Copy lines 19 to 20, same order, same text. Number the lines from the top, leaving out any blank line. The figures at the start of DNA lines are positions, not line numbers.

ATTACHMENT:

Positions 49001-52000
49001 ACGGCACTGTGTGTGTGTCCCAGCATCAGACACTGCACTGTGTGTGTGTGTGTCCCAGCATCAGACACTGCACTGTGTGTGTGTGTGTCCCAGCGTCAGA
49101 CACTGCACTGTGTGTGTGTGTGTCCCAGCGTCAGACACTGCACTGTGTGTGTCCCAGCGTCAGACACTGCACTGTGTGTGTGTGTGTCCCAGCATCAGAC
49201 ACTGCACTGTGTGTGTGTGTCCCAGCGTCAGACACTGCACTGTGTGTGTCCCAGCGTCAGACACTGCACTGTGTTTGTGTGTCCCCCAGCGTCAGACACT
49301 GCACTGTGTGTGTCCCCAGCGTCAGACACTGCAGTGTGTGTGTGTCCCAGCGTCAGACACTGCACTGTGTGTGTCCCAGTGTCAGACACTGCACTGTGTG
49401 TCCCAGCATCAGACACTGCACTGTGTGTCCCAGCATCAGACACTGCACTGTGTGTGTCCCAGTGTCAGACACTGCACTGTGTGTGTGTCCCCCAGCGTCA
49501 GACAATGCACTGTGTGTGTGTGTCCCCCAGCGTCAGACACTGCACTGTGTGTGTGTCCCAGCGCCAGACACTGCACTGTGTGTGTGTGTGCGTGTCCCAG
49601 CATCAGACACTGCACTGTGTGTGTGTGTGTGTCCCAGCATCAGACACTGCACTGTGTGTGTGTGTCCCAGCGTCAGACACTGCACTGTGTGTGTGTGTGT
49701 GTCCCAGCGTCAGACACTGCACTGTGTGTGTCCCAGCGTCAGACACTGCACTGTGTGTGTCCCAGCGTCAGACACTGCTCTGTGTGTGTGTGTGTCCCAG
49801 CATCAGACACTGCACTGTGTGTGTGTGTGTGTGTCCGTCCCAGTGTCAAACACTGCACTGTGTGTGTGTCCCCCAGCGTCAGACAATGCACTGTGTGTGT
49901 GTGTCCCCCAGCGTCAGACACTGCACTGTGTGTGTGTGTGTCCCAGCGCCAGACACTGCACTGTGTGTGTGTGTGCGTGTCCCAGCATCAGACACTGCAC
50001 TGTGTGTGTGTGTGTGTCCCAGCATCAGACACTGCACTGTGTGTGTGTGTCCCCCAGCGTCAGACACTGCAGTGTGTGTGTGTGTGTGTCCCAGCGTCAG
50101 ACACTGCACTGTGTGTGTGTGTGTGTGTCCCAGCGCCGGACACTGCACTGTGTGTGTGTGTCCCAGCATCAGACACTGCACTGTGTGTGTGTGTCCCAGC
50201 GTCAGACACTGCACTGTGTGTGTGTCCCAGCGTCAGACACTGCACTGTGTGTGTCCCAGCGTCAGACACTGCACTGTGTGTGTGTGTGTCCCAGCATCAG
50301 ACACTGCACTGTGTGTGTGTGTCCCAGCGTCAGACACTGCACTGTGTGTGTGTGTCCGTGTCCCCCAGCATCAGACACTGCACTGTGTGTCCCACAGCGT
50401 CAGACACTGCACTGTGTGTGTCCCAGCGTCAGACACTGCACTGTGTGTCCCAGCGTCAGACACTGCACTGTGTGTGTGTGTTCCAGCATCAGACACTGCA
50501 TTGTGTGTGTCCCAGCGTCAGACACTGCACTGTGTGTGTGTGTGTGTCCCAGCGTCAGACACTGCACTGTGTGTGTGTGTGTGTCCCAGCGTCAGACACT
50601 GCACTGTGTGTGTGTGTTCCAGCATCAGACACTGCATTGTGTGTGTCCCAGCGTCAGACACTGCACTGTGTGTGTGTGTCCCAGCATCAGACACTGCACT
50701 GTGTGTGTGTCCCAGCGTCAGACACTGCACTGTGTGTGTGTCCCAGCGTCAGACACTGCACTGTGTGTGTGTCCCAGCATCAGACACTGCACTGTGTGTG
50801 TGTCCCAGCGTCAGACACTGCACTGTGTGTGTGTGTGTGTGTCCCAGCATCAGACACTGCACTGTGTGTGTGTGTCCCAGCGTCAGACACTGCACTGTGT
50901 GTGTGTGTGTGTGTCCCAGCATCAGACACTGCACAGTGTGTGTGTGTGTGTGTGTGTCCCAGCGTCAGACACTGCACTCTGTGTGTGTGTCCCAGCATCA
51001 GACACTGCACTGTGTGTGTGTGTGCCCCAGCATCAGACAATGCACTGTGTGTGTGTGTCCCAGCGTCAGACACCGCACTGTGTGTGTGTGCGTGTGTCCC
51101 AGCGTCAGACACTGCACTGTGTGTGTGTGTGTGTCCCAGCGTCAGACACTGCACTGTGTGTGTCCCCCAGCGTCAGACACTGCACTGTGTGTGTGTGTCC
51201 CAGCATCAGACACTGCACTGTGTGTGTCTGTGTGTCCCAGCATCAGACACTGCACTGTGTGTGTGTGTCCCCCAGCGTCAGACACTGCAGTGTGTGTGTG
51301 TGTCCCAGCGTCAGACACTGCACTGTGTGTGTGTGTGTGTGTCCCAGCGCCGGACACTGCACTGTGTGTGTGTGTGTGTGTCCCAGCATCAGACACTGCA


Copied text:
50701 GTGTGTGTGTCCCAGCGTCAGACACTGCACTGTGTGTGTGTCCCAGCGTCAGACACTGCACTGTGTGTGTGTCCCAGCATCAGACACTGCACTGTGTGTG
50801 TGTCCCAGCGTCAGACACTGCACTGTGTGTGTGTGTGTGTGTCCCAGCATCAGACACTGCACTGTGTGTGTGTGTCCCAGCGTCAGACACTGCACTGTGT